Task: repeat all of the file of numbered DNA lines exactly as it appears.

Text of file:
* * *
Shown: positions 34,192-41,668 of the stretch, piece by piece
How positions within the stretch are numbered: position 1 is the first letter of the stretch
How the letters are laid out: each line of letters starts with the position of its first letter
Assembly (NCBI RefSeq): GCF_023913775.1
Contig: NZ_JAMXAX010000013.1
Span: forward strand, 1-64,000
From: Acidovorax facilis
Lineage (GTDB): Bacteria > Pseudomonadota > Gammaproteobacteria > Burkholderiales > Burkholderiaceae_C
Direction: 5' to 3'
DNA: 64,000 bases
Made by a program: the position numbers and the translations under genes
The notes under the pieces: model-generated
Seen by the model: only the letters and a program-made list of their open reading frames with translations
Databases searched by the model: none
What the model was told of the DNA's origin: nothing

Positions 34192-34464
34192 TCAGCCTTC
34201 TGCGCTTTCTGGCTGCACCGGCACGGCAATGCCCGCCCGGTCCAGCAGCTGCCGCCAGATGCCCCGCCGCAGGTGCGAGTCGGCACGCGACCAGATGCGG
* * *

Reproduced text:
Shown: positions 34,192-41,668 of the stretch, piece by piece
How positions within the stretch are numbered: position 1 is the first letter of the stretch
How the letters are laid out: each line of letters starts with the position of its first letter
Assembly (NCBI RefSeq): GCF_023913775.1
Contig: NZ_JAMXAX010000013.1
Span: forward strand, 1-64,000
From: Acidovorax facilis
Lineage (GTDB): Bacteria > Pseudomonadota > Gammaproteobacteria > Burkholderiales > Burkholderiaceae_C
Direction: 5' to 3'
DNA: 64,000 bases
Made by a program: the position numbers and the translations under genes
The notes under the pieces: model-generated
Seen by the model: only the letters and a program-made list of their open reading frames with translations
Databases searched by the model: none
What the model was told of the DNA's origin: nothing

Positions 34192-34464
34192 TCAGCCTTC
34201 TGCGCTTTCTGGCTGCACCGGCACGGCAATGCCCGCCCGGTCCAGCAGCTGCCGCCAGATGCCCCGCCGCAGGTGCGAGTCGGCACGCGACCAGATGCGG